The end of 2018 may not have been as bad for Kevin Hart as it seemed.
Despite the furor earlier this month over past homophobic tweets that resulted in his exiting his Academy Awards gig, the comedian’s reputation has proved remarkably resilient in the public eye, according to Spotted, a data and research provider focused on the celebrity endorsement space.
Spotted’s “consumer approval” metric, which measures a mix of likability, relatability and trustworthiness among U.S. consumers, measured a rebound of nearly 50% for Hart after he apologized.
It helps that Hart didn’t fall too far in the public’s esteem in the first place, registering an 11.55% drop in the immediate wake of the controversy before he apologized. By way of comparison, the average celebrity involved in a 2018 scandal saw a post-scandal (pre-apology) drop in consumer approval of 13%.
Spotted CEO Janet Comenos credited Hart’s durability to his high ranking prior to the Oscar backlash, in the top 5% of all celebrity talent in terms of consumer approval.
“Kevin Hart has an uncanny ability to recover from scandal,” she said. “His ability to quickly rebound is directly correlated to how high he scores in terms of consumer approval, pre-scandal. When a celebrity is so well-liked in the eyes of consumers, just like a mother’s favorite child, they can almost do no wrong.”
Hart’s bounce back is all the more remarkable considering the criticism he received immediately after an Instagram post addressing the controversy was deemed insufficiently contrite. But Comenos believes the public was viewing his behavior in the context of his previous statements on the subject.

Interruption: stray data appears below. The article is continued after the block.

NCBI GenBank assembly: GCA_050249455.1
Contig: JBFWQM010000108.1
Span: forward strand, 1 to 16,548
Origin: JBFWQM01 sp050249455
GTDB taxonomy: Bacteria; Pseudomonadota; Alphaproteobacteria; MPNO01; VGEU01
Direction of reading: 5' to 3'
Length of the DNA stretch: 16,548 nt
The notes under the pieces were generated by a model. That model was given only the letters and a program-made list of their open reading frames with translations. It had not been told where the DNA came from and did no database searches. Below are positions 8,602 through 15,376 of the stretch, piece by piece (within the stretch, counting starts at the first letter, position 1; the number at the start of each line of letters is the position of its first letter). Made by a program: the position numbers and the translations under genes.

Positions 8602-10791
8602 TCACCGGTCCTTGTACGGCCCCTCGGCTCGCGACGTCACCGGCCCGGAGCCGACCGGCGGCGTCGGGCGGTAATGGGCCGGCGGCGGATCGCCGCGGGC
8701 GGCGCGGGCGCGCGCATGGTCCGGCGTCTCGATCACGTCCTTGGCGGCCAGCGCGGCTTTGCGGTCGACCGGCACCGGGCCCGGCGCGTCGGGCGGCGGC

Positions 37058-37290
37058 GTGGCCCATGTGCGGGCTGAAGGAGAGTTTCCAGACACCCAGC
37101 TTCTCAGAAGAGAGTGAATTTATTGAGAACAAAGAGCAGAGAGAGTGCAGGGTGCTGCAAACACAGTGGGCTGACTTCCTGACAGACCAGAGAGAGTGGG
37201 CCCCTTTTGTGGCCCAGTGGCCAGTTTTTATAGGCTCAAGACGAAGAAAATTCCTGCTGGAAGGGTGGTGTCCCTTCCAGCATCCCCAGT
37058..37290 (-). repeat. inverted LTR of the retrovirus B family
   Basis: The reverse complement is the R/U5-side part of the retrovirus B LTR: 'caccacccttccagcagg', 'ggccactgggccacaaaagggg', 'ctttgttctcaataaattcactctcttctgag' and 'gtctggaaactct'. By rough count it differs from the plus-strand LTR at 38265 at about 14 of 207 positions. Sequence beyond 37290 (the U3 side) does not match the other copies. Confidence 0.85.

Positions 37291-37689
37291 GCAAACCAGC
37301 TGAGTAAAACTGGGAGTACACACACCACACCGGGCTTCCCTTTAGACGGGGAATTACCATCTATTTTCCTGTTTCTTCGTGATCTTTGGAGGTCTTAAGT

“While his first Instagram fumble was perceived by some to be reprehensible, Hart has been unapologetic for years about his the comedic missteps he made earlier in his career, and his learnings from that era,” said Comenos. “Overall, consumers viewed the choice that he made to instead step down on his own accord, rather than to apologize, as an expected move.”
Spotted data from other past Hart controversies, including an infidelity scandal involving his then-pregnant wife, indicated he typically recovers 2-3 times faster than other A-list stars.
Spotted analyzes millions of data points that benchmark over 20,000 celebrities globally; the sources of Spotted’s data are a combination of publicly available research, monthly consumer perception data collected on consumer approval and celebrity personality assessment (300 respondents per month), post-scandal survey data (300 respondents per scandal), post-apology survey data (300 respondents per apology), social data, sentiment analysis, search traffic and Wikipedia data.
All survey data is collected through globally recognized survey panel Research Now. Before and after the scandal and the apology, perception data is collected that ranks the celebrities in terms of trust, likability, relatability, and more than a dozen other factors, in order to assess the drop in consumer approval after the scandal, after the apology, and longer-term.
Spotted collects perception data across U.S. adults (conforming to a U.S. Census representative sample by age, gender, region and household income).